According to a new paper, we aren’t protecting enough of them. Jason Koebler summarizes key points:
In 2010, the Convention on Biological Diversity (an international treaty with 193 member countries–the US signed but never ratified the treaty, shocker) set a goal to protect 17 percent of Earth’s most biodiverse land by 2020. By doing that, they argued, we’re be protecting roughly 60 percent of all of the planet’s plant species. …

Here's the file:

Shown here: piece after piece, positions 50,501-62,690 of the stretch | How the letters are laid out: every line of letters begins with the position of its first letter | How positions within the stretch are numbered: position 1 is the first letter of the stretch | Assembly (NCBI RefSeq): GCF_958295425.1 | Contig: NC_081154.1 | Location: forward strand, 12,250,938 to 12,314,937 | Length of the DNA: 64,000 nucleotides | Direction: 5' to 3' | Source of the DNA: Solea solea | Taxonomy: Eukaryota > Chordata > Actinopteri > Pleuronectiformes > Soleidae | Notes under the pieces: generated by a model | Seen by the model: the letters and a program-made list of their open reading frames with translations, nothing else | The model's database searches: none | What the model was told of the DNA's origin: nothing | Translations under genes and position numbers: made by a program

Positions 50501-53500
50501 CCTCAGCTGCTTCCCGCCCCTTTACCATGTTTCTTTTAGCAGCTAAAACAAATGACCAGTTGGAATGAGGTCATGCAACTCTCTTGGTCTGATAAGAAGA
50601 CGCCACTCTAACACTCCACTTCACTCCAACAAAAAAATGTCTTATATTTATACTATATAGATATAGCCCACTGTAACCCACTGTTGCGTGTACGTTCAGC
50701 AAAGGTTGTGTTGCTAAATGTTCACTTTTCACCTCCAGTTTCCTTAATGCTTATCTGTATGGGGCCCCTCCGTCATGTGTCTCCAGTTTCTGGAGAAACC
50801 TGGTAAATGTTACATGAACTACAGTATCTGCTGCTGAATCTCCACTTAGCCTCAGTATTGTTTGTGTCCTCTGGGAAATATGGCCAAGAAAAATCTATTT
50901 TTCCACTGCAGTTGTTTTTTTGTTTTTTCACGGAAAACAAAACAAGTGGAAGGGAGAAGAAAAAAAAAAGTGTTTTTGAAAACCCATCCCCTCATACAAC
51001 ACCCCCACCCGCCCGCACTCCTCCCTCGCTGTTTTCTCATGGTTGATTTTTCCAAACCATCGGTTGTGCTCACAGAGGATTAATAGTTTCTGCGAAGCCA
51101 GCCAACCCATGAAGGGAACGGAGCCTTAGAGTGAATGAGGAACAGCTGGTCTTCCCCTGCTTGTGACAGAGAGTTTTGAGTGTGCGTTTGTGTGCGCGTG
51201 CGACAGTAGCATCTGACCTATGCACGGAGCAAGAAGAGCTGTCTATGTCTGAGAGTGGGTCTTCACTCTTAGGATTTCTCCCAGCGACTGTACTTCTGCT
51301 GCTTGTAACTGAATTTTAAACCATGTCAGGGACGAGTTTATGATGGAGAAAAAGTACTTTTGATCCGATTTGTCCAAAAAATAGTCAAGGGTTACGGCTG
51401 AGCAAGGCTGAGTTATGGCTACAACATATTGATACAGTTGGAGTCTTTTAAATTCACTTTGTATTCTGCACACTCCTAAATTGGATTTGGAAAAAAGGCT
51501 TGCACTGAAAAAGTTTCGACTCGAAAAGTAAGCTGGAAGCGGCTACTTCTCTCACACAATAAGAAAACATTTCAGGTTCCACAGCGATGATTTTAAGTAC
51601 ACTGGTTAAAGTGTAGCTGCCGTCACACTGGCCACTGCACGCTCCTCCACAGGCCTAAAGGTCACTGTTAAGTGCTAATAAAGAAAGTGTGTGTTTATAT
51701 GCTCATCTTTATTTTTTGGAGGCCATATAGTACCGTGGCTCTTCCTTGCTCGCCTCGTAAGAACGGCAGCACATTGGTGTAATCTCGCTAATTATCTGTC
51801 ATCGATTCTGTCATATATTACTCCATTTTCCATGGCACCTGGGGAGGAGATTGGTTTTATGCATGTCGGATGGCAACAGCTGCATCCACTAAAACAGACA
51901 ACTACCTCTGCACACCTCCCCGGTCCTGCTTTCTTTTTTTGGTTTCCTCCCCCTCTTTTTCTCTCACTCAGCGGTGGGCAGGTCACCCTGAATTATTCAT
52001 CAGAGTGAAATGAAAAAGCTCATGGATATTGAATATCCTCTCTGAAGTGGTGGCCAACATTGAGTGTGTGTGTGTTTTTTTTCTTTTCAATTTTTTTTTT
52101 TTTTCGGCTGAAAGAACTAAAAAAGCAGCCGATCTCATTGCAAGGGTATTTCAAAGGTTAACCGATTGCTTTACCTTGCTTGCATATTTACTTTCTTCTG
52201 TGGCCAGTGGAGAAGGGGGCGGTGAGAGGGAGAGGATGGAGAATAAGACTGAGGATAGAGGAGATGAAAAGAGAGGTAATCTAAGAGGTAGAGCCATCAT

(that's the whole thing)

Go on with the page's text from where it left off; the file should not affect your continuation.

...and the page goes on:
If we’re looking only at the numbers, Earth as a whole isn’t too far off from meeting that 17 percent goal. The only problem, according to the authors, is we’re protecting the wrong areas (if we’re looking to preserve biodiversity). As of 2009, about 13 percent of all of Earth’s land was protected in some way. But a lot of that land is not terribly important, biodiversity-wise.
The above map shows where we should be focusing:
Plant species aren’t haphazardly distributed across the planet. Certain areas, including Central America, the Caribbean, the Northern Andes, and regions in Africa and Asia, have much higher concentrations of endemic species, that is, those which are found nowhere else.